Posts Tagged ‘book’

Smogtown set for e-book for Kindle and other mobile devices August 23. It’s a helluva, brown story for a warming age.

Monday, August 15th, 2011

Click here at amazon.com and let the journey begin

Some reasons to download it:

* Named one of 2008′s best environmental books by Booklist magazine

* Awarded silver medals at The Green Book Festival and Independent Book Publishers (IPPY) Awards. Winner of the Green Prize for Sustainable Literature from Santa Monica.

* Reviews

“[A] remarkably entertaining and informative chronicle of the birth and—so far—inexorable evolution of smog… This book is just amazing, a gripping story well told, with the requisite plucky scientists (including Arie Haagen-Smit, a Dutch biochemist who was “the Elvis of his field”), hapless politicians, and a nebulous biochemical villain who just will not be stopped.” –Booklist (Starred review)

“The history of smog has never been so sexy” — Los Angeles Times

“Smog in all its hazy-and sometimes humorous-permutations … a zany and provocative cultural history.” — Kirkus

“Finished with a particularly powerful, forward-looking epilogue, this friendly, accessible history should appeal to any American environmentalist.”– Publishers Weekly

“… a meticulous chronicle of the city’s signature airborne grime and of the civic and social forces that emerged to stop it … … The story of Smogtown is that of a city vying against time to reconcile incommensurables … ” — Bookforum

“The narrative that emerges is more than a tale of a region and a populace besieged by smog; it is also a parable for a nation beset by environmental and social problems … (a) well-researched cultural history” — Slate

“Writing in a hip, lively style, …[An] intriguing social history of an environmental problem that won’t go away. Recommended.” – Library Journal

“A well-documented, highly engaging, and widely relevant account of southern California’s battle with “the beast,” as the authors lovingly refer to smog. … Smogtown is not your typical “green’s” diatribe against big business and weak government. No, Jacobs and Kelly are much smarter-and fairer-than that” — Sustainablog

* From the dust jacket description:

“The smog beast wafted into downtown Los Angeles on July 26, 1943. Nobody knew what it was. Secretaries rubbed their eyes. Traffic cops seemed to disappear in the mysterious haze. Were Japanese saboteurs responsible? A reckless factory? The truth was much worse–it came from within, from Southern California’s burgeoning car-addicted, suburban lifestyle. Smogtown is the story of pollution, progress, and how an optimistic people confronted the epic struggle against airborne poisons barraging their hometowns. With wit, verve, and a fresh look at history, California based journalists Chip Jacobs and William J. Kelly highlight the bold personalities involved, the corporate- tainted science, the terrifying health costs, the attempts at cleanup, and how the smog battle helped mold the modern-day culture of Los Angeles. There are scofflaws aplenty and dirty deals, plus murders, suicides, spiritual despair, and an ever-present paranoia about mass disaster. Brimming with historic photographs, forgotten anecdotes, and new revelations about our environmentally precarious present, Smogtown is a journalistic classic for the modern age.”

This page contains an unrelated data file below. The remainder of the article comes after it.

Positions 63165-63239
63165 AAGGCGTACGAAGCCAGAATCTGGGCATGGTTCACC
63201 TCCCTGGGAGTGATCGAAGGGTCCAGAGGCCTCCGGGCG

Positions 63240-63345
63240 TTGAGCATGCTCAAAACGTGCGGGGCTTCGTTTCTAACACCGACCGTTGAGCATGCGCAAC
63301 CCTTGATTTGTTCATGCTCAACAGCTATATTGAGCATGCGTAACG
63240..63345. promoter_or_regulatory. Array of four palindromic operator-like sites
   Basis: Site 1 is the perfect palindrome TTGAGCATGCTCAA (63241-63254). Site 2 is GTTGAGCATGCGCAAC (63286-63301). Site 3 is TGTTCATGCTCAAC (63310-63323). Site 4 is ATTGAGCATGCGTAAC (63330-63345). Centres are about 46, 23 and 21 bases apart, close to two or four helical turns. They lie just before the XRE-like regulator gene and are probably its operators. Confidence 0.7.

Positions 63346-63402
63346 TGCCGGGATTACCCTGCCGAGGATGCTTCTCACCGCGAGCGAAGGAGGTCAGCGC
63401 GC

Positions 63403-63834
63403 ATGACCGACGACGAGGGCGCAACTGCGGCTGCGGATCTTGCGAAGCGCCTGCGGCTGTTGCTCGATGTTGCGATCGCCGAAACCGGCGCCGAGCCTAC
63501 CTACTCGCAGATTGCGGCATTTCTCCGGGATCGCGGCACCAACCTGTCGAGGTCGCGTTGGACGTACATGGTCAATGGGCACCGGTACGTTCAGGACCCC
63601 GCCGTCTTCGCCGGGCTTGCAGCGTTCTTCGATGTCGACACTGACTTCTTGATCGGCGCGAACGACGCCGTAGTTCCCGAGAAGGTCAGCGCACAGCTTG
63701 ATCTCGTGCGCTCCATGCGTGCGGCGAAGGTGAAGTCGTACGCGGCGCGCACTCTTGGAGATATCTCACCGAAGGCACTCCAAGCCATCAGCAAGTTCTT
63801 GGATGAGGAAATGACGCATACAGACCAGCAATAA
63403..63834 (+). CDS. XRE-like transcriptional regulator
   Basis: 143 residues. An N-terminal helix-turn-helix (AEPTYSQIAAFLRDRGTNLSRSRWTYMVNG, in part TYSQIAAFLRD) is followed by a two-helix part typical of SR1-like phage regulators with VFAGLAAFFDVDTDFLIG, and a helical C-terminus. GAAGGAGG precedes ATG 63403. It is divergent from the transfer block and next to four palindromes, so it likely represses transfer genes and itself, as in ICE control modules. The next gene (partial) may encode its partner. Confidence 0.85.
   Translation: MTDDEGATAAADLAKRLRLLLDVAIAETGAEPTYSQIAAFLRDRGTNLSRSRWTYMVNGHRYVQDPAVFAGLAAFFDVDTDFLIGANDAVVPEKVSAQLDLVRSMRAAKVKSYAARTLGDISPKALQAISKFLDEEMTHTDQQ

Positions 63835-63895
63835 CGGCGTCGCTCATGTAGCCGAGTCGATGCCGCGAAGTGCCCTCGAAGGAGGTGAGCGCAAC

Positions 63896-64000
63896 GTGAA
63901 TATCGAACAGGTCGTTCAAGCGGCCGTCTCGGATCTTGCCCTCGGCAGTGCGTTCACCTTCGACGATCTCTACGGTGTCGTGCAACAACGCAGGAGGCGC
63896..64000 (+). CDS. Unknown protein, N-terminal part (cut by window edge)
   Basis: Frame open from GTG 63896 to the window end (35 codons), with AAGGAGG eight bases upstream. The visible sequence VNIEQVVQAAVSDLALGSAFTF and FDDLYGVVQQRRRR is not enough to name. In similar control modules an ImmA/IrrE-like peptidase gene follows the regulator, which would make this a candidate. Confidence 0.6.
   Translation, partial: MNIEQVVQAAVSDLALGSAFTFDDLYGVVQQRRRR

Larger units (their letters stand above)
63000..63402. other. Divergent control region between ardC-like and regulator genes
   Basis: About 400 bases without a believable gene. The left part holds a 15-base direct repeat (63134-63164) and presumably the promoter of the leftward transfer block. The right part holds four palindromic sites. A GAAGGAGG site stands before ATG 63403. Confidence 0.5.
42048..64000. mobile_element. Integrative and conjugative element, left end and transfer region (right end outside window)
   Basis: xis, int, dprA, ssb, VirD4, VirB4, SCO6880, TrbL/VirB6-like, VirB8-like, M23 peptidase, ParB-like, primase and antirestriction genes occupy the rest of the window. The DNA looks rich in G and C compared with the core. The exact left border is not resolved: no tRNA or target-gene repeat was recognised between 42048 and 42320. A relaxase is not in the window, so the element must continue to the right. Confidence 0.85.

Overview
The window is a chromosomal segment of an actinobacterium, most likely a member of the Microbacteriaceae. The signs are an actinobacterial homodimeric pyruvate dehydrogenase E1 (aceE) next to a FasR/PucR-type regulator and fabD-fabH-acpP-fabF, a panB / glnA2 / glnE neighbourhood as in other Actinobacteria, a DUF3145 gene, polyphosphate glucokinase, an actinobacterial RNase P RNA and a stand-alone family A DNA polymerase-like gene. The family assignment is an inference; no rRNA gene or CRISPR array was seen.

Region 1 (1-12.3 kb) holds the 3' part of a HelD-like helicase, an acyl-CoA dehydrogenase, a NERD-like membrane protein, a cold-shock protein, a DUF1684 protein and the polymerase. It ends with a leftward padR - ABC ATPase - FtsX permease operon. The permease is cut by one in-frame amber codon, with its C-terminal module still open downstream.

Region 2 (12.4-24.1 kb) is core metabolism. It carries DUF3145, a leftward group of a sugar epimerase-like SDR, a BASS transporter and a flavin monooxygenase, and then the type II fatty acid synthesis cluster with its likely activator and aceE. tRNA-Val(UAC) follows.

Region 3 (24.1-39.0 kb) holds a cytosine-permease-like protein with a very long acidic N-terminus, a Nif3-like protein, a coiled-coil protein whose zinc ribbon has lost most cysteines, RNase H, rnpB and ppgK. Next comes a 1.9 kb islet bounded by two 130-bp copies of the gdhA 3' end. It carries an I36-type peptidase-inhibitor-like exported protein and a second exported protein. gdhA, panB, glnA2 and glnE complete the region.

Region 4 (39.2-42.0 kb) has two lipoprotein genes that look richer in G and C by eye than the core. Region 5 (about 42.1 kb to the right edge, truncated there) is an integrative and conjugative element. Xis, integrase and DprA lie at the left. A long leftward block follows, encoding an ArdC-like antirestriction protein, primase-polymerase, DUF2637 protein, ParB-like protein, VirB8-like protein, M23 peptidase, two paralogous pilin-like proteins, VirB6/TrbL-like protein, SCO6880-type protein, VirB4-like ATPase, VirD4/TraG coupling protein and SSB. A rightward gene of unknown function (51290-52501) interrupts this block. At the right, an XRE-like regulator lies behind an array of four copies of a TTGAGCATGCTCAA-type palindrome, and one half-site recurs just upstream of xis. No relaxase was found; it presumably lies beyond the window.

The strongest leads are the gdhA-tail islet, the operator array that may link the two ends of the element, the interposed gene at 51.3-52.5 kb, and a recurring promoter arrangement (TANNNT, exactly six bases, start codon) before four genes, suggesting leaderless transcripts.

Jacobs and Kelly at Smogtown panel – the long lost links

Tuesday, February 15th, 2011

Sorry it’s taken so long to bring you what we considered a fabulous night at the L.A. Central Library’s prestigious ALOUD program. On our panel were some incredible minds — Tom Hayden, Martin Schlageter and Kevin Roderick — and we still feel honored to have been invited a year and a half later.

Here’s the link to the podcast for the show, which was about 2/3s full — not bad for the middle of the week during a Laker’s Finals game.

Last month, with the Los Angeles County Metropolitan Transportation Authority’s retirement of its last diesel bus, the LAPL’s Metro-transit librarian was kind to us again, highlighting Smogtown as “notable” book